How Mumbai’s Mosambi Juice Productions is building distinct visual identities for indie artists
Mumbai’s Mosambi Juice Productions is helping create indie artists' visual identities defined through precise aesthetics.
Mosambi Juice has produced music videos and shot live performance videos for various indie artists.
Most recently, three striking music videos – for Short Round’s 'Up & Down,' Mali’s 'Mango Showers' and Smalltalk’s 'Tired' – were out in the span of a month.
There’s not necessarily a Mosambi Juice trademark or signature style associated with any of their releases, at least not yet.
In 2015, Mumbai instrumental blues/rock act Blackstratblues released an astonishingly badass video for the song 'Renaissance Mission,' featuring video-game-level VFX set to the age-old story of Chor Police. The minds behind it included visual effects designers and animators Plexus Post and Mumbai-based photographer/filmmaker Krish Makhija’s production company Mosambi Juice Productions.
Makhija counts 'Renaissance Mission' – which featured additional VFX assistance from Mosambi Juice’s Jishnu Guha – as the starting point for creating more music videos with a distinct identity. “We were super fresh and we didn’t really know what we were doing but it gave us a platform to experiment and to just learn.”
In the years since, Mosambi Juice has produced music videos and shot live performance videos for artists ranging from Dhruv Visvanath to The Local Train, as well as Skyharbor, The Koniac Net and Guha’s own project, Short Round. Most recently, three striking music videos – for Short Round’s 'Up & Down,' Mali’s 'Mango Showers' and Smalltalk’s 'Tired' – were out in the span of a month.
Released in June, Short Round’s 'Up & Down' allowed Makhija to shoot on an 8mm Kodak camera, but it was just the previous day that his team (along with Guha, whose music video they would shoot) was up until 3 am to shoot Mumbai band Smalltalk’s downbeat soul/jazz-influenced song 'Tired'. While the video was directed by Guha after a while of brainstorming, Makhija handled duties as director of photography. Guha recalls how the band originally came to them with a very well-told story, but it didn’t fit their aesthetic or the song. Vocalist and guitarist Samarth Bahl tells us, “The band went through many narratives and iterations of narratives before we approached Jishnu. All of them centred around us being tired of some aspect of life or society. I think it was in our third or fourth meeting with Jishnu when we came up with the idea of the video depicting the band taking a day off and just playing games at home. We shared our ideas with Jishnu for a visual aesthetic, which he understood right away and executed so well!”
The video puts together several fun moments, offering relief from the monotony that often sets in, while also providing quick visual cues to keep audiences watching, and listening. Where 'Up & Down' was partly shot on an 8mm camera, 'Tired' was shot on a 4K definition camera, a model of which was used for films such as Blade Runner 2049. Yet, this is where Guha’s background as an artist also helps talk to bands and musicians about what they want to do with a music video, which he terms as a “calling card” for many. Guha says that the music is quite important too. “I think, five or 10 years down the line, I'm not going to remember you because of your 4K music video. I might remember you because of your music more likely. Yes, the video is super important But it's just as, if not a little less, important than actually touring,” he says.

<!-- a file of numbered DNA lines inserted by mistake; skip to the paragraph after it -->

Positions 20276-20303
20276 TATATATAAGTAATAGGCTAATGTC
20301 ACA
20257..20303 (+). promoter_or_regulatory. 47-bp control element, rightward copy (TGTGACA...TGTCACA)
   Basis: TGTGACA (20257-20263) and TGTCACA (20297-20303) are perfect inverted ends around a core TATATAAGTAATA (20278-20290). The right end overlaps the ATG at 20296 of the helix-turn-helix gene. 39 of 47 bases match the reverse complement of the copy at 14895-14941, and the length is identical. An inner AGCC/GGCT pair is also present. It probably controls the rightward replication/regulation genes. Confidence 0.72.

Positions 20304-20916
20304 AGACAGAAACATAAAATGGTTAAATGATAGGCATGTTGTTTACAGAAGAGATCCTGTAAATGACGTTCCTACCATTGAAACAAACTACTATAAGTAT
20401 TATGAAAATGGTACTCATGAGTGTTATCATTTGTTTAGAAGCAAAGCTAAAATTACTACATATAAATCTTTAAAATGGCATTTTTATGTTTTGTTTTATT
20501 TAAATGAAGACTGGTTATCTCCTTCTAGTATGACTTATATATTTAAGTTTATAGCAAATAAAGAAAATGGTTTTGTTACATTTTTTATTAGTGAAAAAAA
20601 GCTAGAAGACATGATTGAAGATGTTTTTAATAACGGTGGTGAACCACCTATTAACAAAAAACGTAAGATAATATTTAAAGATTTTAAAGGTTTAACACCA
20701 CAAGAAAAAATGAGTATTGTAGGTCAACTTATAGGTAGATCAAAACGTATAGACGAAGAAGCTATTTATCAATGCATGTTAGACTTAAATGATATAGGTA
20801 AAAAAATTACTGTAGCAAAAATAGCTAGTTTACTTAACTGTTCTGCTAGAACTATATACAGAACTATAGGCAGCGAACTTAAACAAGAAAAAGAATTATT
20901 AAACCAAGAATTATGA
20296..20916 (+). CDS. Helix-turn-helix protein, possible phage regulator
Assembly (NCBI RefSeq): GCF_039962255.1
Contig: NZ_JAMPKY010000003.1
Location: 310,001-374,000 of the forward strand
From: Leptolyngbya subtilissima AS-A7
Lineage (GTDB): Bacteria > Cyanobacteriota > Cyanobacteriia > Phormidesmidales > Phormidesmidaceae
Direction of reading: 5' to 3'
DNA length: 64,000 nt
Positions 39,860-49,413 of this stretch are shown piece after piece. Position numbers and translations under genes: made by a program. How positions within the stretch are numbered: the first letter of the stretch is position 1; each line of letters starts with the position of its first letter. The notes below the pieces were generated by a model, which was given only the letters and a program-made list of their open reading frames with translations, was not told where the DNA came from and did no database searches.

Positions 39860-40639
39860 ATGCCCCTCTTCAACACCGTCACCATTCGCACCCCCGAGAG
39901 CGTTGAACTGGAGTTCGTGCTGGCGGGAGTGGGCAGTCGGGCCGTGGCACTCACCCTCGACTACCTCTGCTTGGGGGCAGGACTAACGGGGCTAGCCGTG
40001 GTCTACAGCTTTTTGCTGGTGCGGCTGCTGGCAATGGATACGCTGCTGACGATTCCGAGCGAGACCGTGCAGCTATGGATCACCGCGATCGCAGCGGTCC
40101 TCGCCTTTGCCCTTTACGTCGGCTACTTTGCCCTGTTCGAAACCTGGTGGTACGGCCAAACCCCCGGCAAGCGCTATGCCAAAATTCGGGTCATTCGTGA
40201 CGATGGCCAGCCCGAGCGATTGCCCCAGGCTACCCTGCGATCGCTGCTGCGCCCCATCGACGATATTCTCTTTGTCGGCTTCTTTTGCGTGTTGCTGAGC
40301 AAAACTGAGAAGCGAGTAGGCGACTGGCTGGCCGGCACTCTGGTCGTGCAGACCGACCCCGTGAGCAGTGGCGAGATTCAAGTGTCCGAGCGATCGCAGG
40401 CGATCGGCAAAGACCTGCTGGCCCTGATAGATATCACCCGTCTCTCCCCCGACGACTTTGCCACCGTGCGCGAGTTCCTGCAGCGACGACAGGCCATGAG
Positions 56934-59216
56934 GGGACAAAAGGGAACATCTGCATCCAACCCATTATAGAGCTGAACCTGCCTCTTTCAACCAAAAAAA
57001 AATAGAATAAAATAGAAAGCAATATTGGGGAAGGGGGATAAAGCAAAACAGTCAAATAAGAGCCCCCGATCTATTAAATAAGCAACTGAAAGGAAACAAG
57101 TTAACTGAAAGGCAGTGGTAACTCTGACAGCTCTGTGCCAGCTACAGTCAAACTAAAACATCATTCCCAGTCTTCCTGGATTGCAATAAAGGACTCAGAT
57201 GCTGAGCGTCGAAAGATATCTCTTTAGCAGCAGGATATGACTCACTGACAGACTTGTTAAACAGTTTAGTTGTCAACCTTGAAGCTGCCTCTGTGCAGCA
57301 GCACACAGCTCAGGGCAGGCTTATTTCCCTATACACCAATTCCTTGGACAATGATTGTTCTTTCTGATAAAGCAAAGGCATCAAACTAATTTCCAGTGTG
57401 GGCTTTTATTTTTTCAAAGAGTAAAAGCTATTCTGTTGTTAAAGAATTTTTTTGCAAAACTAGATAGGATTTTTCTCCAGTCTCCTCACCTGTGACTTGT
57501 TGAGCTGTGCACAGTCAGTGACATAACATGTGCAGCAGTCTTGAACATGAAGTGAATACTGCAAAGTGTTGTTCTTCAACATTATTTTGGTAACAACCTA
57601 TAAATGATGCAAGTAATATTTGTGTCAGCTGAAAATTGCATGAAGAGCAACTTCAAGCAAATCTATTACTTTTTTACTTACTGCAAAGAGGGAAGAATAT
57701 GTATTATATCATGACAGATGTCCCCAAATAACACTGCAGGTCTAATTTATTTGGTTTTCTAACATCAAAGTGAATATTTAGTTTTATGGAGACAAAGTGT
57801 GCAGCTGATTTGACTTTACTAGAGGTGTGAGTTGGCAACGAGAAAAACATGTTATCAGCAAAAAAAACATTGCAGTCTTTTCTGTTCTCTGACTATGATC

Makhija says that previously, musicians weren’t too hung up on having a particular image and an “overall aesthetic”. He explains, “It would be quite a khichdi – the album sounds like something, the album art is something else and the music video is different. Recently, people are more conscious of that, which is great. It’s something Jishnu pushes for. He understands the importance of creating a brand or almost like an aesthetic for the musician or the band.”
On the same day that 'Tired' was out, Mumbai singer-songwriter Mali aka Maalavika Manoj’s new single 'Mango Showers' was premiered as well. Although Mosambi Juice also worked on the video for her previous single 'Play,' this was a much darker song, tied in to the death of a close friend who was exploited by a record label executive. The video is a strikingly dark, dramatic narrative featuring three dancers (Aarati Divanji, Sasha Shetty, Alisha Lazarus) and Mali’s emotive pop on display. While the video idea started from Mali connecting with Divanji over dance lessons, Mali says Mosambi Juice was “always on board.” She adds, “We only had 9 to 12 hours in Jishnu’s house to shoot it all. I was surprised by the end of it. Everybody pulled their weight. Everybody really killed it.”
While Mali came to Makhija and Guha with a specific idea for a video, the film-making duo note that the real thrill is never having it figured out to start with. Makhija says, “I don’t think you hear a song and think, ‘Boom, this is the video’. I would say it’s been a struggle, because we like to keep it as a very collaborative process with the musician as well as within the team.”
While they’ve worked on several videos, there’s not necessarily a Mosambi Juice trademark or signature style associated with any of their releases, at least not yet. Makhija explains, “A signature is a tough thing to have especially in the music video space, where every track and the kind of musicians we’ve worked with in the past have varied from all over the place. Good vibes is a general life motto that helps me at least.”
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